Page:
I have a feeling you are going to get what your asking for and then some. Myself and many other guides will be in the pass next year if anyone is fishing in there. We will also frequent the beach and harbor more. I have spoken to over 20 guides who will not be run off if their preferred methods of fishing are changed. Certainly the PTTS being there or not won't make a difference. There are many that have established a good bit of business in BGP. I really don't think any of my clients care how when or where they catch fish.

Good luck trying to save the tarpon of Boca grande pass, the same fish that swim around all over the state. No matter the outcome your mission will do nothing to Save the Tarpon. This issue isn't like commercial fishing.

You can't buy your way into it while locking out others.
Capt. Troy P. Sapp Fins and Tails Guide Servicehttp://finsandtailsguideservice.com/#welcome Florida Guides Assoc. Senior Vice Pres. Tsapp22334@aol.com WWW.Florida-guides.com

Well Capt. Sapp, no one at Save the Tarpon is looking to “lock others out.”  No one is asking any person who has come here to fish to  in the past not come here and fish in the future.  What we are asking is for an end to a made for TV series, turned charter booking service, that looks to exclude all others from fishing the pass by employing hyper-aggressive fishing techniques in order to protect “a good bit of business they have established in BGP.”  We are also asking that those that fish for Tarpon in the Boca Grande area use handling techniques that, to the best of their ability, ensure the highest chances of survival of the fish they are targeting unless they plan to harvest the fish. We also want those who are deliberately mishandling those fish in order to increase revenue for their TV show to stop both the mishandling, and the exclusion of all other anglers in order to further the success of their charter booking service, namely the PTTS.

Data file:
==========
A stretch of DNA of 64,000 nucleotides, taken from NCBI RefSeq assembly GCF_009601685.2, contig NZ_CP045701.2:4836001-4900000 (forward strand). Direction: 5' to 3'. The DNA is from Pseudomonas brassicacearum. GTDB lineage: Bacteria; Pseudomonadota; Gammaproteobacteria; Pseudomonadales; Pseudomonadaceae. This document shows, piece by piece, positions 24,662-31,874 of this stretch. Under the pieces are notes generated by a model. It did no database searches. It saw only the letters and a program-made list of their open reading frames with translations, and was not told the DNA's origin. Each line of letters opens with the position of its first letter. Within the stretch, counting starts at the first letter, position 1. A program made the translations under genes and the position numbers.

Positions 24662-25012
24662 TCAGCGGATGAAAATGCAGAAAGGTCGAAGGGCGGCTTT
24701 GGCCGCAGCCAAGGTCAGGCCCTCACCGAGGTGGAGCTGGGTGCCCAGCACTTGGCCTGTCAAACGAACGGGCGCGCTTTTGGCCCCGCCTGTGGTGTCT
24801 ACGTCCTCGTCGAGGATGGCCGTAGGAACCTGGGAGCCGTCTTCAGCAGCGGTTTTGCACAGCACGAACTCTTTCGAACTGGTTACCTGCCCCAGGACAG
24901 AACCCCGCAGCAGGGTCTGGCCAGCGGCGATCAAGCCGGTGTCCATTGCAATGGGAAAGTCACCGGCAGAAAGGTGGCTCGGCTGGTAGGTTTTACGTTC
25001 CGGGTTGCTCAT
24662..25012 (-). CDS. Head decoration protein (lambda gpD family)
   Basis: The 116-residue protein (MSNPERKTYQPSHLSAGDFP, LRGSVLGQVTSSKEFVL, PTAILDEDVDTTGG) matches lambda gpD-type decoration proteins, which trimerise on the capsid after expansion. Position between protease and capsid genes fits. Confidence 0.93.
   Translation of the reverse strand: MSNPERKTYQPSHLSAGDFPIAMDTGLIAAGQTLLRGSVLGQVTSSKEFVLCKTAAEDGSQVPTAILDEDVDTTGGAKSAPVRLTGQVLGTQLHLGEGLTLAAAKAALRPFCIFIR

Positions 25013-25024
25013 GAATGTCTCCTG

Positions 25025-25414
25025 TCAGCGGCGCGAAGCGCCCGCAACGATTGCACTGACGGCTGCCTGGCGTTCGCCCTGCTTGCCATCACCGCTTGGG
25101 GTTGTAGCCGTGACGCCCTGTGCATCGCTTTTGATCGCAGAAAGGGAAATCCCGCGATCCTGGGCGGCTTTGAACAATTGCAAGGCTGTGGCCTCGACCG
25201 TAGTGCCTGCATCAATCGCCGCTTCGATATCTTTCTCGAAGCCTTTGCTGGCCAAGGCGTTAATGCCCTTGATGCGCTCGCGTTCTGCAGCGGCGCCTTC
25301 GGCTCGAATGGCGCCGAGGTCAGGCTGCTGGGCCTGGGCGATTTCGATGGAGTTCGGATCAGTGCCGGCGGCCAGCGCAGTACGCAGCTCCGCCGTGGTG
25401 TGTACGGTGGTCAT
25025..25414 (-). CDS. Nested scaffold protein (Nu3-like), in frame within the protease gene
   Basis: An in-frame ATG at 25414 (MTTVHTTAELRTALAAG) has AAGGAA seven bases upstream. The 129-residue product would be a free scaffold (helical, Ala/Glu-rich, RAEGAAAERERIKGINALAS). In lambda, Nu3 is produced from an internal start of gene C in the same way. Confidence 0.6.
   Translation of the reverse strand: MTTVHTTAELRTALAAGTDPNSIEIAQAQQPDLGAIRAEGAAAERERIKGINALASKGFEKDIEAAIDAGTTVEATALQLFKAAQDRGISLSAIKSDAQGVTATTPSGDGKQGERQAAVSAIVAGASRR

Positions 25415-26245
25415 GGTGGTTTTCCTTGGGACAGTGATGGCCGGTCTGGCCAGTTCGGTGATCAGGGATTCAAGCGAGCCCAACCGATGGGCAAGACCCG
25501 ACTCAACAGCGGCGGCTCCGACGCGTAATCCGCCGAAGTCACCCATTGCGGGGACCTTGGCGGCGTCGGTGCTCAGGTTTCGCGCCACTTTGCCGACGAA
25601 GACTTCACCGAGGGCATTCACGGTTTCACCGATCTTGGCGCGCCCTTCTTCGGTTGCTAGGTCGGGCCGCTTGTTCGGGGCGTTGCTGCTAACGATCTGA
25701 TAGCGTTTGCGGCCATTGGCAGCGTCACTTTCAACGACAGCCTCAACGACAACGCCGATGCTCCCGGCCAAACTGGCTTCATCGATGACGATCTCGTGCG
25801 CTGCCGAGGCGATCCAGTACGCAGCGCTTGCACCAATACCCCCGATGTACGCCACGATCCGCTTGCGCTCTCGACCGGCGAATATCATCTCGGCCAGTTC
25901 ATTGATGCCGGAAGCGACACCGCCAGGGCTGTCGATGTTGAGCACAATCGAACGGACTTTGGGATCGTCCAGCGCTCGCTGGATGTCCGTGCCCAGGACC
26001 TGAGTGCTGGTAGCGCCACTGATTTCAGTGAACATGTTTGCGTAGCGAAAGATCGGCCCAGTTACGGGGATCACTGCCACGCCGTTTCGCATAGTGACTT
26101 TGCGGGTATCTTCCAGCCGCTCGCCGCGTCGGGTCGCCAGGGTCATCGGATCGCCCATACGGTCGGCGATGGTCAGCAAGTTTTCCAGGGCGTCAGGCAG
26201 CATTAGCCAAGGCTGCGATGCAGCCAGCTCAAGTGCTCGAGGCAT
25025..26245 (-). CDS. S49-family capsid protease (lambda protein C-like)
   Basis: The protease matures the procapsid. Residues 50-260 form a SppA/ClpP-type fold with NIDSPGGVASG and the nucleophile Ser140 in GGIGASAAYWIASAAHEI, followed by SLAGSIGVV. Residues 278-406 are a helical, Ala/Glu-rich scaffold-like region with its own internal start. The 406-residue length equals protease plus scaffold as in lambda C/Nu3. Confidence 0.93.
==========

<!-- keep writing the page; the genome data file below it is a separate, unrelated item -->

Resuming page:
If we are successful in that mission, then we will re-evaluate our situation and come up with a direction to take our organization that we feel best supports our stated mission and that is within our area of expertise and the scope of our organization at that time.

The constant threat from PTTS participants that “the pass will be closed to all fishing if you don’t stop this” will not stop us from supporting what we believe is right.  Should we stop calling attention to what you are doing if  we feel it is wrong simply out of fear of the repercussions? If the situation is so dire, shouldn’t the PTTS be doing more to help curb the user group conflicts and fish handling problems?  Why does the PTTS go to such great lengths to hide what they are doing from the public if there really is nothing to hide?

The mission of Save the Tarpon is very clearly established and can be found on the About Us page, along with a current list of our board of directors. There are no ulterior motives.  Any motivations you may assume we have are just that, assumptions.  We are not looking to exclude anyone from use of the pass, as a matter of fact we are fighting to STOP the exclusion of fishermen from the pass.  You can cling to your assertion that Save the Tarpon is simply a front for BTT or the BGFGA all you want, but I believe our board of directors makes up a representative sample of two members from virtually all of the user groups who have an interest in Tarpon fishing in Boca Grande Pass or the surrounding area.  The universal support by all other user groups who have rallied on behalf of Save the Tarpon to stop the for-profit exploitation of the public resource in Boca Grande pass at the hands of the Professional Tarpon Tournament Series and the Florida Guides Association certainly speaks volumes to the validity of our mission. The same cannot be said for those coming to the defense of the PTTS.

We have left the door open to your involvement in this discussion, as long as it pertains to subject matter that falls within the scope of our mission and our area of expertise.  We also invite you personally to involve yourself in our forum which is specifically designed to answer questions people may have, whether in support of our movement or not, in an open, public, and controlled environment.  you can read more at:

http://savethetarpon.com/save-the-tarpon-opens-forum-for-questions/

Capt. Tom McLaughlin

Save The Tarpon